General Troubleshooting For DDNS on a TP-Link Wi-Fi Router, LTE Gateway Router, or Deco Router
DDNS, commonly known as Dynamic DNS, is an automatic method of refreshing a Domain Name Server. DDNS can dynamically update DNS records without the need for direct interaction. It is extremely useful for updating IP address records when the public IP (WAN IP) address changes.
If you run into any issues using the DDNS function on a TP-Link Wi-Fi Router/LTE Gateway Router or Deco Router (henceforth referred to as “Router” in this article), please refer to the following tips to determine whether the issue is due to DDNS or rooted elsewhere in the network.
Tip 1. Will the DDNS domain name remain bound to my Router WAN IP address?
Please note that the DDNS domain name is bound to the true public IP address. If your router's WAN IP address is a private address or CGNAT address, the IP address bound to the DDNS will be different from your Router WAN IP address.
In this scenario, remote access to the router or local server will not function, regardless of whether port forwarding has been properly configured on the Router. This is due to there being at least one additional NAT in front of your router. In this type of scenario, you will need to open related ports on the front-end NAT product(s) as well.
Note: For LTE Gateway Routers in 3G/4G Router mode, SIM cards are used to obtain Internet access. If the WAN IP is not a public IP address, this indicates the front-end NAT is on your ISP’s side. In such cases, you may be unable to open the relevant ports on your front-end NAT device, and may need to contact your ISP to verify whether they can directly assign your network a public IP address.
Tip 2. How to determine whether it is a public IP address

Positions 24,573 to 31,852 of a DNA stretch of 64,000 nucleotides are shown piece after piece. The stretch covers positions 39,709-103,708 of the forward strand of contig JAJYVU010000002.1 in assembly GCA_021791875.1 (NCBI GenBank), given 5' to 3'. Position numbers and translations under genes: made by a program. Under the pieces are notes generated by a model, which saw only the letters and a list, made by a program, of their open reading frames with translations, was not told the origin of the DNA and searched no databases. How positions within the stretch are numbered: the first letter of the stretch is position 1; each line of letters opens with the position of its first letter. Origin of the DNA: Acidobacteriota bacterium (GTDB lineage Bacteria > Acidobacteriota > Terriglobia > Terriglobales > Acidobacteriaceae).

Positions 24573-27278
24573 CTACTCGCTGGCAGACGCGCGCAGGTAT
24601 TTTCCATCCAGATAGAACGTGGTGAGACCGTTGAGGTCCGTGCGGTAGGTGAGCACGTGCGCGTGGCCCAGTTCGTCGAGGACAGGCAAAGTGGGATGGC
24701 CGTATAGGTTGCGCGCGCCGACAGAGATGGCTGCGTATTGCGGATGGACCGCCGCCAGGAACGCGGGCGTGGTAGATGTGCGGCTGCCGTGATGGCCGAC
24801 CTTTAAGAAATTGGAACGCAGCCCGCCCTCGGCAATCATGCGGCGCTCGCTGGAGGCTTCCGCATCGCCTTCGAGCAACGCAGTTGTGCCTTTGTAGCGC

1) Private IPv4 addresses have the following class configurations:
Class A IP addresses: from 10.0.0.0 to 10.255.255.255
Class B IP addresses: from 172.16.0.0 to 172.31.255.255
Class C IP addresses: from 192.168.0.0 to 192.168.255.255
2) Apart from the private IP addresses in the above 3 classes, there is another range of IP addresses. This additional range may appear like a public IP address; however, it is classified as a Carrier Grade NAT (CGNAT) address. CGNAT addresses range from 100.64.0.0 to 100.127.255.255. Typically, these are not true public IP addresses either.
3) Alternatively, you can use a search engine to use known websites that can relay your public IP address information to you on a client device that is connected to the Router, then compare it with the Router’s WAN IP address. If they are the same, the Router’s WAN IP is a true public IP address. If not, this indicates the Router’s WAN IP address is private IP address or a CGNAT address.
Tip 3. How to verify whether my DDNS is functioning properly
Via the nslookup command:
One way to verify if your DDNS is functioning properly is to use the nslookup command via the Command Prompt in Windows. For example, if your DDNS domain name is xxxxx.tplinkdns.com, open a Command Prompt window, then type nslookup xxxxx.tplinkdns.com, and press enter to verify whether the correct IP address can be resolved. If resolves successfully, this means the DDNS is working properly.
Note: The “correct IP address” being verified is your public IP address. This address may differ from your Router’s WAN IP address, which depends on whether your Router’s WAN IP is a true public IP address.
If you are unable to access the local server remotely via the DDNS domain name, try the following troubleshooting steps:
Step 1. Verify whether your Router’s WAN IP address is a true public IP address.
For example, if you have a Deco Mesh Wi-Fi System, you can check the Deco Router WAN IP address within the Deco App under More → Internet Connection → IPv4.
Step 2. Check if the port forwarding rules are configured correctly on the Router for the designated local server.
Note: If you are trying to access the router’s web interface remotely, and not via local servers, please verify whether Remote Web Management is configured correctly on the Router.
Step 3. Verify whether the DDNS is bound to the correct IP address via the nslookup command mentioned in Tip 3 above.
Step 4. Check if you can access the local server via the current public IP address instead of the DDNS. This may confirm whether port forwarding is properly configured and active.
If it is inaccessible remotely via a public IP address, please refer to our Port Forwarding Troubleshooting Guide: Why port forwarding feature is not working on my Wi-Fi router or Deco
Step 5. Contact TP-Link Technical Support and provide us with the following details:
1) Detailed network topology and whether your TP-Link Router WAN IP is a public IP address
2) Screenshots of current port forwarding rules and the DDNS settings page
3) Whether you able to access the local servers remotely via public IP address
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